Keeping it in the Family: How to Manage Conflict in a Family Business : herBusiness Blog

confrontation business 300x199 Keeping it in the Family: How to Manage Conflict in a Family Business : herBusiness Blog

About 70% of Australian businesses are family affairs and employ half the private workforce, but the failure rates are astronomical — 80,000 family businesses will no longer exist this time next year.

Statistics can be hard to fathom, so to give you an idea of how significant this is, imagine the entire population of Bendigo disappearing in the next 12 months — that’s how many family businesses will go under. What’s more, each one employs an average of 37 people, which adds up to the equivalent of every person in Canberra losing their job!

Unfortunately, most of the trauma will be needless — if more than 12% of family businesses had a family constitution, the in-house bickering that causes the majority of closures could be managed, if not prevented entirely.

A family … what?

The words “family” and “constitution” may seem like unlikely partners — we usually associate a constitution with the founding of a nation by men with top hats and bushy white beards!

However, the pairing makes perfect sense when we see a constitution as an agreement on which a family business is based … and any family business that follows set values and codes of conduct has a greater chance of maintaining smooth operations, not to mention withstanding the emotional tempests that bring others crashing down.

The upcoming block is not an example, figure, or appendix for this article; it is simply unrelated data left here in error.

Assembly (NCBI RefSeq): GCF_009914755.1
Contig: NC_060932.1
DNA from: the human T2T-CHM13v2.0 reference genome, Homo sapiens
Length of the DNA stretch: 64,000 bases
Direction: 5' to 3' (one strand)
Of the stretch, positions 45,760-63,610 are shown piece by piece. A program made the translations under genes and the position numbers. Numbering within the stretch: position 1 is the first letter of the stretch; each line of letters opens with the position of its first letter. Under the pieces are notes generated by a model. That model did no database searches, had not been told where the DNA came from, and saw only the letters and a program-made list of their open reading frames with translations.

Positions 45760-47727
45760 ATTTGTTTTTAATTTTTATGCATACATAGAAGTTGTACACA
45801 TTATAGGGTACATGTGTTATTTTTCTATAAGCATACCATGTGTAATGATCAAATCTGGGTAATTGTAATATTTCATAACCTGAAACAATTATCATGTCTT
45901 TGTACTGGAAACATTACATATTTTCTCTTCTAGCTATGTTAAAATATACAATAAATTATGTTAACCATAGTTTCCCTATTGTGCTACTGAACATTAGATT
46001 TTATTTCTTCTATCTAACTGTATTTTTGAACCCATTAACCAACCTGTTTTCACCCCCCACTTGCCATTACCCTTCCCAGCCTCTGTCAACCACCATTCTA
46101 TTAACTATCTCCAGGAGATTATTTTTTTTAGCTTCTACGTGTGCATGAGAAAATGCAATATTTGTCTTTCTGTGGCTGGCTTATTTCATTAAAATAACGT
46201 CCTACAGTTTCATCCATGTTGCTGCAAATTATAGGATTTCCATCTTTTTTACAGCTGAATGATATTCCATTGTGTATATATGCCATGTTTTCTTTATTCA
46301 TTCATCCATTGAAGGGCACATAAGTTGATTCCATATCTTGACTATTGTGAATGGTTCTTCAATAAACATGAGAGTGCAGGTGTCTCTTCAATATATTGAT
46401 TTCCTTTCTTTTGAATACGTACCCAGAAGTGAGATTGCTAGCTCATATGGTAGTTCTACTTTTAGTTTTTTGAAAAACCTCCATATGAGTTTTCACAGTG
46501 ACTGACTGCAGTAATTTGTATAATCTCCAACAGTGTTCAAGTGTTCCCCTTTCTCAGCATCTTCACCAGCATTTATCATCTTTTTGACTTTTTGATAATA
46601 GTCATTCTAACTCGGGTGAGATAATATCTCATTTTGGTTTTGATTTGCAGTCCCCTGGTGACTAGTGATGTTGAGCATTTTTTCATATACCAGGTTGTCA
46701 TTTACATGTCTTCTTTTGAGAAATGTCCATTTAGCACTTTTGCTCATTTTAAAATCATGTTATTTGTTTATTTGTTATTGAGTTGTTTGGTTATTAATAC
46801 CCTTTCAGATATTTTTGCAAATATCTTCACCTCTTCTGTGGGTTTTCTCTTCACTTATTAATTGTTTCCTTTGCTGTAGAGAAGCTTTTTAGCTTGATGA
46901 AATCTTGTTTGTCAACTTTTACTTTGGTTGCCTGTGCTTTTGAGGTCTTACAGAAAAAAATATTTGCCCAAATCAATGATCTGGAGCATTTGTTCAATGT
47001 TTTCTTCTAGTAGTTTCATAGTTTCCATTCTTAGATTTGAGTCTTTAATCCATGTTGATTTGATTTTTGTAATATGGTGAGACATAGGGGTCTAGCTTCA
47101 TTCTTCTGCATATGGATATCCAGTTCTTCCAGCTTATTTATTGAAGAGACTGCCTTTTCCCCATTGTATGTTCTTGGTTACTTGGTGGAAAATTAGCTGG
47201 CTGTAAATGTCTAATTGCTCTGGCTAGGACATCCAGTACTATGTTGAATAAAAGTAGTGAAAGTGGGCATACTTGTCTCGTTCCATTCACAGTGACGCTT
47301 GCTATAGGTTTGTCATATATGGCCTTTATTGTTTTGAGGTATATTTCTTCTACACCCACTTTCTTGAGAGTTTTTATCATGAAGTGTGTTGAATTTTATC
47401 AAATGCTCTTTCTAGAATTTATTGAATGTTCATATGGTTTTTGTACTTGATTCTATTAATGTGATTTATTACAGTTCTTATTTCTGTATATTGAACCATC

Write it down

A family constitution is a written document, best formed collaboratively by everyone with a stake in the business. Like all strategic plans, it’s “living”, which means periodic review is in order.

As a general rule, you need to include:

In this article, I’ll cover the top three causes of conflict: conditions of employment, succession and communication. You’ll find a plethora of information about the other topics (and, indeed, samples of whole family constitutions) from even the quickest Google search.

Sharing the pie

When my boys were little, they had the uncanny ability to judge relative sizes, especially when it came to cake. “It’s not fair,” one would howl if the other’s slice was even a smidgen bigger.

The complex dynamics of families means the adult version of this need for equity continues in a family business, and the only way to effectively deal with it is to create employment and remuneration strategies that focus on what’s good for the business, not your personal feelings.

Your policies need to be consistent and open … even more important, the reasoning must be logical and fair.

For employees and shareholders, think about:

In terms of remuneration, make sure you:

Handing over the reins

Could your business survive a car accident or heart attack?

I thought long and hard about asking such an awful question but, unfortunately, up to 80% of family businesses don’t think about the next generation of leadership until a crisis occurs, which often leaves them with a CEO who is unprepared, uninterested or unwanted.